For the Love of Pete

Julia Harper
January 2009, Contemporary Romance
Forever, $6.99, 376 pages, Amazon ASIN 0446619183

Grade: C+
Sensuality: Warm

Right off the bat, I’ll confess that I’m usually not a fan of plot-driven road romances since in my experience, the characters tend to get lost in the shuffle. With that said, this one is certainly better than most.

Zoey Addler is living in a Chicago apartment complex in order to be near a woman she’s always considered her sister, her boyfriend, and their baby. Only the circumstances are on the unusual side since the boyfriend is a key witness in an upcoming federal trial and the bad guys are out to get him. Posing as a yuppie couple, they’re protected by undercover FBI agents.

One of those agents is Dante Torelli, AKA Lips of Sin to Zoey, who’s admired the hunk around the building. They officially meet cute over a stolen parking spot only to find themselves – literally within minutes – in pursuit of a bad guy who’s kidnapped the baby Zoey thinks of as her niece. That child is the Pete of the title. (And, yes, I had to keep reminding myself that the baby was a girl.) Action, action, action, and more action later, Dante and Zooey are chasing the bad guy and two Indian women who, for reasons w-a-a-a-a-y too complicated to explain here, get caught up in the action, action, action.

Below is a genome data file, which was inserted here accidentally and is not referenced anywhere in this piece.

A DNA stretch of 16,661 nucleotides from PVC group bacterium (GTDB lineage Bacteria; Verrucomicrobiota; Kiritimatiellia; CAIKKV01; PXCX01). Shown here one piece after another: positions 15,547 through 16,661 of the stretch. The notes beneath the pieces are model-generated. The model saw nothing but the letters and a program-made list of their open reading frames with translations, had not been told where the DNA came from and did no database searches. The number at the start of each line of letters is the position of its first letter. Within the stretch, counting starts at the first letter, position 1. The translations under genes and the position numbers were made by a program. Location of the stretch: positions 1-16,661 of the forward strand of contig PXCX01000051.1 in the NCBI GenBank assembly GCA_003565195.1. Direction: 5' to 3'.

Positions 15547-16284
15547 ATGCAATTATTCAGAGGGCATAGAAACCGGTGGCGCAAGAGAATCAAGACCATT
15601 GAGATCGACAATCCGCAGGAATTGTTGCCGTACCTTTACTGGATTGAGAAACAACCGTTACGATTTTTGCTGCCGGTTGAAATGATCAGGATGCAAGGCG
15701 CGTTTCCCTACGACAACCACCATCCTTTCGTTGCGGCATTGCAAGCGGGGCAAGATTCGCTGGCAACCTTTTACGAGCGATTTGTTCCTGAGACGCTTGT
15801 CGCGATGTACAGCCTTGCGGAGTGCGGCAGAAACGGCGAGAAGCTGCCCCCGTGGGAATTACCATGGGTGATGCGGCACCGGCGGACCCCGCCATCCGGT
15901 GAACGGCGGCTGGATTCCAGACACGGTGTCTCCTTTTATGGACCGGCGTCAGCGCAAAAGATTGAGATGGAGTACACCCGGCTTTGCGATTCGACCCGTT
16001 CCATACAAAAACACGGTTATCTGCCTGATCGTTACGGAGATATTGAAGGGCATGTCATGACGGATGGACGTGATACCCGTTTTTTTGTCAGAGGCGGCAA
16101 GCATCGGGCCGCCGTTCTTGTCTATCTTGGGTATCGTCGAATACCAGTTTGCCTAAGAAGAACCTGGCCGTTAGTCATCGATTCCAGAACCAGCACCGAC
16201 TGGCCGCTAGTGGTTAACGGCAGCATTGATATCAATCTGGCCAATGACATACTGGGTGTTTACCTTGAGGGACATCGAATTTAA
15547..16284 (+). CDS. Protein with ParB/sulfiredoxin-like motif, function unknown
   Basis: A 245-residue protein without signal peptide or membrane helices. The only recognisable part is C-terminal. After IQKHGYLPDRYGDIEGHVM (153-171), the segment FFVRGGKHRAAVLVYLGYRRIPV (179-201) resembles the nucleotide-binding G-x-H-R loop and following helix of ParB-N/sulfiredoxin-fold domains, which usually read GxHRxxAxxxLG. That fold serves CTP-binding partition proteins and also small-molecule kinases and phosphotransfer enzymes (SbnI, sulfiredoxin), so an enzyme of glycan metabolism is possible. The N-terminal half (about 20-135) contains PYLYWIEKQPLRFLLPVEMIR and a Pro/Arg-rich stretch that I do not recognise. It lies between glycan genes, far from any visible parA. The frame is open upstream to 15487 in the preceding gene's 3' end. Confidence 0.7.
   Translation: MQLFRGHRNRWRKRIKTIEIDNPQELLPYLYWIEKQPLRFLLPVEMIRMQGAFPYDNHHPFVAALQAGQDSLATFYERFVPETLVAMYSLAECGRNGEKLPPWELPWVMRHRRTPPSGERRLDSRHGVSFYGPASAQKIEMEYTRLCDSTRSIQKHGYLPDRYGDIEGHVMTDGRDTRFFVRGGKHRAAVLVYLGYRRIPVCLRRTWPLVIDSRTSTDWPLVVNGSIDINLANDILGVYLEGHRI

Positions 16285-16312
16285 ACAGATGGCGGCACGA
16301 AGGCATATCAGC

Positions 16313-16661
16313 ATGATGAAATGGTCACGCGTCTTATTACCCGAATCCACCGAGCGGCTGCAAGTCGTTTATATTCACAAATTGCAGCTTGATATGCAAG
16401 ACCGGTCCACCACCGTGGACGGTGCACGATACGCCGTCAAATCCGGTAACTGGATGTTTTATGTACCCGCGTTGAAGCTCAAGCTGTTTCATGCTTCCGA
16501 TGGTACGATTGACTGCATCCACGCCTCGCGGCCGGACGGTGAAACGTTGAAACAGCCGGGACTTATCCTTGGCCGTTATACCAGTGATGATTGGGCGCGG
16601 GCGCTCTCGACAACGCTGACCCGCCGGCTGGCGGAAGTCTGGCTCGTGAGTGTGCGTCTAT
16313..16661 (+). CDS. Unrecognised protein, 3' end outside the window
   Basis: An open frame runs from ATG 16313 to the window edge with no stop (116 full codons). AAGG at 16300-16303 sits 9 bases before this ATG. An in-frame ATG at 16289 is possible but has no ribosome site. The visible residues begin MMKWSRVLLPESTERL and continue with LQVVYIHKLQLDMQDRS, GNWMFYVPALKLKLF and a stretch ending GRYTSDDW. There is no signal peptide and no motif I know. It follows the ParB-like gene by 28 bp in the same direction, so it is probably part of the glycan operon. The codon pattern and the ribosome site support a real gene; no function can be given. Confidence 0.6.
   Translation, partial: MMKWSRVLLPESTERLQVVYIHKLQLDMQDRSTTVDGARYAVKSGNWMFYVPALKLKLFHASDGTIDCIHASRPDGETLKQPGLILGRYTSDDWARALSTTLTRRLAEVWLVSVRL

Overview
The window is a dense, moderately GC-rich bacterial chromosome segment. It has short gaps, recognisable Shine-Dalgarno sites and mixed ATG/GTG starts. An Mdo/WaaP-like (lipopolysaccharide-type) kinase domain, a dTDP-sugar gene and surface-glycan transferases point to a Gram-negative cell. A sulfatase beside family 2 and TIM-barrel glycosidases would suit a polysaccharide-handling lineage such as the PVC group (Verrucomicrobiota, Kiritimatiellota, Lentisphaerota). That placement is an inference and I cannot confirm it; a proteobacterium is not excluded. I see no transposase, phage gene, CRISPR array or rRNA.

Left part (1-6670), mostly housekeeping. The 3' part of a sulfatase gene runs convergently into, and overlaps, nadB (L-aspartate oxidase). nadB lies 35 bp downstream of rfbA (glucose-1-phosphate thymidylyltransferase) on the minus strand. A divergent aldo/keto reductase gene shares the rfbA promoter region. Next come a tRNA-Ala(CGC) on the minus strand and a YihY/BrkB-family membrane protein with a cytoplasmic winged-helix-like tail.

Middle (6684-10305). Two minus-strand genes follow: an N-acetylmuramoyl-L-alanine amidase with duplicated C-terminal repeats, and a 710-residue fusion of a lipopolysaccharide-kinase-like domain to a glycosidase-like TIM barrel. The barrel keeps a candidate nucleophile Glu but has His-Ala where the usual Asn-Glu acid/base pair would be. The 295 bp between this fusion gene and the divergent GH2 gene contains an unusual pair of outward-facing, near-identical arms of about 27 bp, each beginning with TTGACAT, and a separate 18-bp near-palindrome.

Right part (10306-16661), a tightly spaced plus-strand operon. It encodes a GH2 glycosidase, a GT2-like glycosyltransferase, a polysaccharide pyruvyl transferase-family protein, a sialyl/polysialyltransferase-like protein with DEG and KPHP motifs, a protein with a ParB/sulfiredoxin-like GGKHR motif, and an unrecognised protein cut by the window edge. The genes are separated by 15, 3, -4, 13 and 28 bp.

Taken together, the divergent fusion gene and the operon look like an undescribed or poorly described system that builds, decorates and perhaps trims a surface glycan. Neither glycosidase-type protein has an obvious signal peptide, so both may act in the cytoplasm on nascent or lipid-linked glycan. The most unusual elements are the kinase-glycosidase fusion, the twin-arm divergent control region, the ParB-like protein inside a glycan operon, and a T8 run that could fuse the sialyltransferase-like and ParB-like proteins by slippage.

On the positive side, the story holds together nicely and the author does a good job with the jokes. On the less than positive side, it feels rather as if the author is straining to keep her many, many (many, many) balls in the air. When you feel the author’s efforts, that’s not a good thing.

Still, it is a tribute to Julia Harper (who also writes as Elizabeth Hoyt) that she manages to make Zoey and Dante come somewhat to life here amidst all the action, action, action. Note that I said “somewhat” since the emphasis here is on action and cute jokes.

Bottom line for me? While For the Love of Pete is a slightly better than average cutesy-poo romance, it's still a cutesy-poo romance. It’s clear that the author is still feeling her way around her contemporary voice and, for me, she just hasn’t yet hit it.

-- Sandy Coleman

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